That wasn’t the way I wanted to go with my mystery, Body In The Bush.

Body In The Bush is the story of an Indigenous detective named Anais Quinn. She is forced to return to the town she grew up in, Sitka Cove, after being away for twelve years. One of the first cases she’s assigned is the investigation into the discovery of a deceased person in the woods (what we call the bush up here in Northern Ontario) outside of town. I knew before I’d written a single word that I wanted my mystery to take place in Northern Ontario. The experts all advise, “write what you know”, and I’ve made Northern Ontario my home for a number of years. There are secrets up here, just as there are in cities. The people that call the bush home have ambitions, jealousies, untapped potential, greed, dreams and aspirations just as much as anywhere else in the country. And it is all of those things that drive people to commit crimes against one another, no matter where they live. So why is Northern Ontario so under-represented in the mystery genre?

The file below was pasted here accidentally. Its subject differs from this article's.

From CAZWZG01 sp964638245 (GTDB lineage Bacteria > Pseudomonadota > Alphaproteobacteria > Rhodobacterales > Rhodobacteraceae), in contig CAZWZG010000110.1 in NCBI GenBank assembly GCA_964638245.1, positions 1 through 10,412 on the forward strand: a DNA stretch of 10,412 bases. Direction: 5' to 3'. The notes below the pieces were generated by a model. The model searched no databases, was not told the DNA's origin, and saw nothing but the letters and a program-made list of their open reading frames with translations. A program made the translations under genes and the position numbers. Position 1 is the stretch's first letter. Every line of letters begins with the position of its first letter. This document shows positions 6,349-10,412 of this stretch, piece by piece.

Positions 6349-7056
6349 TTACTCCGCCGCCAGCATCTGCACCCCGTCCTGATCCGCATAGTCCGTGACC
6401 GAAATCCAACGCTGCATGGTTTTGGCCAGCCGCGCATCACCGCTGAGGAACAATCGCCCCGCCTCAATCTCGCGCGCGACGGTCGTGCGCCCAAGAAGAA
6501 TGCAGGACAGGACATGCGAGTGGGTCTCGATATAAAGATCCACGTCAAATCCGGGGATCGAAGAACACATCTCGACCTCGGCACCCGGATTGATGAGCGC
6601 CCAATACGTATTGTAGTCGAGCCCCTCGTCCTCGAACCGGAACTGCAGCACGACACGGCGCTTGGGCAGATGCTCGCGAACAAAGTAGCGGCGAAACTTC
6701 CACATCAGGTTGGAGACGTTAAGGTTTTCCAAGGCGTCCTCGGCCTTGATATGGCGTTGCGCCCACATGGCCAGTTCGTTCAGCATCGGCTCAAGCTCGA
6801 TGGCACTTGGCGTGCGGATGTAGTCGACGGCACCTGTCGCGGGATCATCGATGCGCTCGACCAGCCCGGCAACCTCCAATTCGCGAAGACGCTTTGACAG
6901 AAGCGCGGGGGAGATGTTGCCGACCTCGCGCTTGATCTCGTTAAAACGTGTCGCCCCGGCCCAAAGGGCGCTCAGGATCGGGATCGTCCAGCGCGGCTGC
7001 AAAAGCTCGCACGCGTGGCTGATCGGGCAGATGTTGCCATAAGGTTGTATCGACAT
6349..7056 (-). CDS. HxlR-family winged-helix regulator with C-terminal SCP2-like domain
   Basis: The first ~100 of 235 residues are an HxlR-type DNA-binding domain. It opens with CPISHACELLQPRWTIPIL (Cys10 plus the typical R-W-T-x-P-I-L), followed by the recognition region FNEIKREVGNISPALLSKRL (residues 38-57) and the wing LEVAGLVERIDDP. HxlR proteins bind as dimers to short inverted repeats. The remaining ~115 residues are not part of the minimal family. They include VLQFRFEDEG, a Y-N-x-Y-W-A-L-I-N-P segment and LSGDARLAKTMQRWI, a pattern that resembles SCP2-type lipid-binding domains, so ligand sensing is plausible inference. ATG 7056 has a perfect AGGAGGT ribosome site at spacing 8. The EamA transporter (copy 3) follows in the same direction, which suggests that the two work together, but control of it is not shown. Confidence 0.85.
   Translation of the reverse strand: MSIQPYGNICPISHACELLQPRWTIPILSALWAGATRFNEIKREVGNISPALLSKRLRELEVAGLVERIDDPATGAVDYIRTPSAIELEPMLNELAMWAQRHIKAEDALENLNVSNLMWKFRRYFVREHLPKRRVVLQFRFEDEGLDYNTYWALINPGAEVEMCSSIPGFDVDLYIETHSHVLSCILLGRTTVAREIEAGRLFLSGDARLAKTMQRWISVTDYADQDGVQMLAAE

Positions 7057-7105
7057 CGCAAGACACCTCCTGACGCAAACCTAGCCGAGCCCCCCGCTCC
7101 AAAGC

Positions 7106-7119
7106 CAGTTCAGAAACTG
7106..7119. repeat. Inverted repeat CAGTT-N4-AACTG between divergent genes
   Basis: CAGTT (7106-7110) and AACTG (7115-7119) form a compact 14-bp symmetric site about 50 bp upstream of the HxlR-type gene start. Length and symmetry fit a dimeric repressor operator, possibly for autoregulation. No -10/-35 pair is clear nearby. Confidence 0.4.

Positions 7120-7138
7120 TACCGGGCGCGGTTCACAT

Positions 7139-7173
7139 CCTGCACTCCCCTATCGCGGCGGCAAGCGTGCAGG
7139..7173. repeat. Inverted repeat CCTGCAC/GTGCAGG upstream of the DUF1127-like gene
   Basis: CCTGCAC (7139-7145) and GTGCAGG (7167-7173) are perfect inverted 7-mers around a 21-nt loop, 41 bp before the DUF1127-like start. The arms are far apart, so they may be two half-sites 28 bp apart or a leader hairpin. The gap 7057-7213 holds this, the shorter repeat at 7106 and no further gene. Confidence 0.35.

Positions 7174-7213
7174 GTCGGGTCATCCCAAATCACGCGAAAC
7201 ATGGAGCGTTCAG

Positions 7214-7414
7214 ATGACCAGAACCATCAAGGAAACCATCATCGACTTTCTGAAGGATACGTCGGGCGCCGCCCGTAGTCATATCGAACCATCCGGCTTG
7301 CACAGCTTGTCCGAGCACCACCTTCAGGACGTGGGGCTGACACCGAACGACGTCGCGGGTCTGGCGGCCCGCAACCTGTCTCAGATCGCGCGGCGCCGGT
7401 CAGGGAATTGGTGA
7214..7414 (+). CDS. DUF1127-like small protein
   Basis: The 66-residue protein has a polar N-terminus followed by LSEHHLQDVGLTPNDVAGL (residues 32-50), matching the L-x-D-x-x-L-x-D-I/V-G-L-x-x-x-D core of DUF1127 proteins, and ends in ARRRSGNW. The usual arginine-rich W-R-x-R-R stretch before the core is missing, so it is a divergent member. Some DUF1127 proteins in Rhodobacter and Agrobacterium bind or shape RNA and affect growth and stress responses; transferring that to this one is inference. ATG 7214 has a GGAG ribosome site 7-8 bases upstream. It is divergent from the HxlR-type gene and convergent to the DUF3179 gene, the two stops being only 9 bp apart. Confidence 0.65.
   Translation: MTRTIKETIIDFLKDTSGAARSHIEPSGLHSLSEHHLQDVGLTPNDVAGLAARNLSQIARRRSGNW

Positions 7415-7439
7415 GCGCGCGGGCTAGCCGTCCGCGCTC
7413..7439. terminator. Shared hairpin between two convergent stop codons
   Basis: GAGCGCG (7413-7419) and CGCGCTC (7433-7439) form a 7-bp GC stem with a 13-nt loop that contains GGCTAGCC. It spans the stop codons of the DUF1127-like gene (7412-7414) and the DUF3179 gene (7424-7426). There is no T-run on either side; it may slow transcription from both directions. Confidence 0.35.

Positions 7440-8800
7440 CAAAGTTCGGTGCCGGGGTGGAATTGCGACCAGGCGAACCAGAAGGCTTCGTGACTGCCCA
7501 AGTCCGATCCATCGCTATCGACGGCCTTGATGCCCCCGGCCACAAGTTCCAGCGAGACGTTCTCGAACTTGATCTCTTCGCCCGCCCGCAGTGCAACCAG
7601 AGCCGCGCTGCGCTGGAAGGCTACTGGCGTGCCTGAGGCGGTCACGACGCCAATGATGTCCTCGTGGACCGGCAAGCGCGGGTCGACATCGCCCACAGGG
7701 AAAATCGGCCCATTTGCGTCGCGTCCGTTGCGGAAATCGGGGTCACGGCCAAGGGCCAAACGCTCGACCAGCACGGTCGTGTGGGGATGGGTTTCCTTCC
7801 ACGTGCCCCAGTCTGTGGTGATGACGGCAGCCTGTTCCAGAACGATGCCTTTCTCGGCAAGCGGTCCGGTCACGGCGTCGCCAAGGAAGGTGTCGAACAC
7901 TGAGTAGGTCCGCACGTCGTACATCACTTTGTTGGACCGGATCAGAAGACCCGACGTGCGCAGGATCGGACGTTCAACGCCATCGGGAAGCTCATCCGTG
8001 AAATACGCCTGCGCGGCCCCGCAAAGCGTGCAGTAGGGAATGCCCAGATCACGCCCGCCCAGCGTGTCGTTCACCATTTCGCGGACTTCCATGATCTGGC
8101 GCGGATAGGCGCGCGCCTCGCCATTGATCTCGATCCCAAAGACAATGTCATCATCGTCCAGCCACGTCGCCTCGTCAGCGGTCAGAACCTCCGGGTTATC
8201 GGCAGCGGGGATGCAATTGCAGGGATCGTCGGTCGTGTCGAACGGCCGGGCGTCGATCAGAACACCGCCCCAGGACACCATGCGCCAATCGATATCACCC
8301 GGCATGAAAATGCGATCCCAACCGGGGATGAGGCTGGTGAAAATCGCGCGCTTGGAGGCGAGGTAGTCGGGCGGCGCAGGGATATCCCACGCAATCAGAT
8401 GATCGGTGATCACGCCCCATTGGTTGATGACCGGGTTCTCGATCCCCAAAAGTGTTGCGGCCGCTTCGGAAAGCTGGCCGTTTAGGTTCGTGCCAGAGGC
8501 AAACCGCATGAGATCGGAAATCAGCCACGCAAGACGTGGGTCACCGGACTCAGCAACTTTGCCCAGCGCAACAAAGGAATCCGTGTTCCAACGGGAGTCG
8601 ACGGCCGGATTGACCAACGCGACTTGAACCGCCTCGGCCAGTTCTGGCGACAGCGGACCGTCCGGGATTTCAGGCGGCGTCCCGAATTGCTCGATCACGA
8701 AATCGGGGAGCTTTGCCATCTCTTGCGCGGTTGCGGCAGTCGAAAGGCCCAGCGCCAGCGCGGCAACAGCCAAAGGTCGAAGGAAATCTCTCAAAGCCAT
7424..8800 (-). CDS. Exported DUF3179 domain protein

The answer lies in Toni Morrison’s advice to writers everywhere. “If you cannot find the story you want to read, you must write it yourself.”

So I have.

But I didn’t want to write about a town that already existed. I wanted to make my own town, and not only to avoid the controversy that Stephen Leacock endured when he wrote Sunshine Sketches of A Small Town. So I turned to world-building.